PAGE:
Bild: West Germany knew about Eichmann's postwar hideout as early as 1952
The West German predecessor agency to the BND, the present-day German intelligence service, knew the postwar whereabouts of Nazi criminal Adolf Eichmann, one of the main architects of the Holocaust, eight years before the Israelis found him in Argentina. A report today by the German daily Bild refers to documents which a German court has ordered the BND to make public. The Associated Press reports that the Simon Wiesenthal Center is now asking for the release of all of the German intelligence services' archival information about the Nazis.
After the war, Eichmann was believed to have fled to either Egypt or Syria. By 1952, the German secret service knew he was in hiding in South America. Bild reports an index card in the archival materials released by the BND states the following: "Standartenführer Eichmann is not in Egypt, but is living under the false name of Clemens in Argentina. E.'s address is known to the chief editor of the German-language newspaper Der Weg in Argentina."
At the time the West German secret service took no action against Eichmann, even though he was one of the main wartime organizers of the "Final Solution" through which the Nazis murdered six million Jews. Bild reports the service did not deliver information about him to US agents until 1958. It was later confirmed that Eichmann had been hiding out in Buenos Aires since 1950 under the name of Ricardo Klement. He had also secretly transported his family there from Austria.
"This index card is a real sensation. Until now it was not known that the West German secret services knew of Eichmann's hiding place eight years before he was arrested," said Bettina Stangneth, an historian who is writing a new book on Eichmann.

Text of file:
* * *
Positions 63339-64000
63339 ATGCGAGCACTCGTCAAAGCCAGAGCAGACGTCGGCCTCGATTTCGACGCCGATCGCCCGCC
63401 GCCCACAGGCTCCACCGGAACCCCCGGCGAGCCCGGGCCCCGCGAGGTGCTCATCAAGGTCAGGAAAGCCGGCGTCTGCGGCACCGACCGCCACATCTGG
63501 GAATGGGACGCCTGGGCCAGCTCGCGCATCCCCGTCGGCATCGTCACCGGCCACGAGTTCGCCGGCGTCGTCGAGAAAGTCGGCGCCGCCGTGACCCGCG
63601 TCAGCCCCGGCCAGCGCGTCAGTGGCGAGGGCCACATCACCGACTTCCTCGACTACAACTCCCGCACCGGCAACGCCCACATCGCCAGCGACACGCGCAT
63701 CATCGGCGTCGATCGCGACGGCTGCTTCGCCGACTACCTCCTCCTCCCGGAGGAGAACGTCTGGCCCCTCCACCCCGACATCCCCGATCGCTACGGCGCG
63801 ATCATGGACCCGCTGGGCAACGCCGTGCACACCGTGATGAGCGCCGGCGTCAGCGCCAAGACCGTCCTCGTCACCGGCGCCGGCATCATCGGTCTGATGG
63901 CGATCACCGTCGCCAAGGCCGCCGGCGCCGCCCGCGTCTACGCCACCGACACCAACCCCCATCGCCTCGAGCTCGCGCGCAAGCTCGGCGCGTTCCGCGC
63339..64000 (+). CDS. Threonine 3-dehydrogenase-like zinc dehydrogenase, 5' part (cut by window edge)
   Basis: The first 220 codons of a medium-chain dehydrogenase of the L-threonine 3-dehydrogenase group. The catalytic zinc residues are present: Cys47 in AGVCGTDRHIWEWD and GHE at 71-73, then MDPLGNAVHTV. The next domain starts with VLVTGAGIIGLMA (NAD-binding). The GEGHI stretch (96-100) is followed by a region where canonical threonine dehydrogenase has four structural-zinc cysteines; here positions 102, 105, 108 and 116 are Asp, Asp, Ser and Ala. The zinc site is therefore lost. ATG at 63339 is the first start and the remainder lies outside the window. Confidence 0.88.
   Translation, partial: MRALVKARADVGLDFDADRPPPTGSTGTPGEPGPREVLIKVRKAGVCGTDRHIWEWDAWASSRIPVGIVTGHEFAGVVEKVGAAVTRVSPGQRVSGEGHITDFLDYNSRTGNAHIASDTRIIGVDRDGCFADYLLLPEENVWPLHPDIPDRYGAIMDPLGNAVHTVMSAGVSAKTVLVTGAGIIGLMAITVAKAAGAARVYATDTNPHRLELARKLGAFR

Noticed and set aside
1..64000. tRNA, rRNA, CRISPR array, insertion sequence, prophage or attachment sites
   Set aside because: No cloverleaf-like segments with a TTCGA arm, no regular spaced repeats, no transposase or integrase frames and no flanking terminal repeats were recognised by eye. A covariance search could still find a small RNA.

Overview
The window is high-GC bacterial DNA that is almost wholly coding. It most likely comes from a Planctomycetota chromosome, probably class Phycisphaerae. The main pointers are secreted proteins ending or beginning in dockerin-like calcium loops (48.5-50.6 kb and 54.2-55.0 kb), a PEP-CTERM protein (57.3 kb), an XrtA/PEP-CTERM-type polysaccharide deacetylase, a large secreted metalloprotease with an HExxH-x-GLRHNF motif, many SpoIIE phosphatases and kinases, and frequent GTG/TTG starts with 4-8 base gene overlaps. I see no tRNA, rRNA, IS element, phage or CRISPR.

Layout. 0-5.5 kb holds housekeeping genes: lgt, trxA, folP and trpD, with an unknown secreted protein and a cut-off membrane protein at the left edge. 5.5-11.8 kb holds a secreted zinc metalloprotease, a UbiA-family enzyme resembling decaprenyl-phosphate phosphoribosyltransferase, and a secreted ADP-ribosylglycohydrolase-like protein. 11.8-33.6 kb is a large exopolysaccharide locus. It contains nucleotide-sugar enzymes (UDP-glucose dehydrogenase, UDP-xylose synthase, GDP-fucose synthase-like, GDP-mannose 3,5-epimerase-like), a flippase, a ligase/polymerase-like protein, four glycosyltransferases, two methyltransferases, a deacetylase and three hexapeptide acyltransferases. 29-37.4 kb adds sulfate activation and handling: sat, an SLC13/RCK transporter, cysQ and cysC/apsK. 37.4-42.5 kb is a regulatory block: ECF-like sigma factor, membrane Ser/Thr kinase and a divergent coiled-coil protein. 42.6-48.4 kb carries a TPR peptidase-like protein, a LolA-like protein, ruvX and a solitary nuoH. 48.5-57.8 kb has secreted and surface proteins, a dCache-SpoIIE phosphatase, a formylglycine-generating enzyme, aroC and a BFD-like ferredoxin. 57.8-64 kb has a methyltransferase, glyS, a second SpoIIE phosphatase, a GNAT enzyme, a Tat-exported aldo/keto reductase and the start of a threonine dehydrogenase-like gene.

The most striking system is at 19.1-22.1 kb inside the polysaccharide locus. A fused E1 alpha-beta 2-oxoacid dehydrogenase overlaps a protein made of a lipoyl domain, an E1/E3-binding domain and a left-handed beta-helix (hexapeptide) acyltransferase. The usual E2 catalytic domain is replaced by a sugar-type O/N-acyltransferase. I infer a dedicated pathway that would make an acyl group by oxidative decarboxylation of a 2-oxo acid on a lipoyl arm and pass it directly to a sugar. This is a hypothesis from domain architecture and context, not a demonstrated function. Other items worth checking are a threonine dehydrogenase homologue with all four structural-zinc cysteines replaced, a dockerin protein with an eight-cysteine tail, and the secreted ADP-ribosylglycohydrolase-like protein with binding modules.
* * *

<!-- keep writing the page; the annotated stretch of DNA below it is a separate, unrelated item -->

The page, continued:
The daily Die Welt, however, is refuting the implication that the West German authorities covered up Eichmann's whereabouts and has reported that no one, not even Israel, was interested in his capture at the start of the 1950s. The paper refers to statements made at the time by Nazi hunter Simon Wiesenthal: "The Israelis have no interest in Eichmann, they must concentrate on their fight for survival against the Arabs. Even the Americans have no interest in Eichmann any more, they must concentrate on the Cold War against the Soviet Union." The daily claims Wiesenthal had information about Eichmann's stay in Argentina as early as 1953. The Israelis later tracked Eichmann down there, abducted him and brought him to Israel; two years later, after standing trial, he was executed.
Today the Simon Wiesenthal Center called on the BND to release all of its files on Nazi war criminals. "The intelligence service could make a significant contribution to the historical research into that time," AP reports Efraim Zuroff, a representative of the Center, as saying. In Zuroff's view, Germany is really doing its best to bring Nazi criminals to trial today, but these latest findings about Eichmann are proof of the "total indifference of the German authorities of that time" (the 1950s) toward the issue.
Bild acquired the secret documents from the BND on the basis of a complaint filed with the Federal Administrative Court in Leipzig. The German intelligence services had previously refused to release them, claiming it might endanger the work of their informers and complicate relations with another foreign intelligence service which provided some of the information. Argentinian journalist Gabriele Weber also filed a complaint regarding the materials with the German courts. Last April the Leipzig court found in favor of the plaintiffs and ordered the government to release the files. Bild reports the files include several thousand pages of documents about Eichmann which were preserved on microfilm prior to the destruction of most of the originals.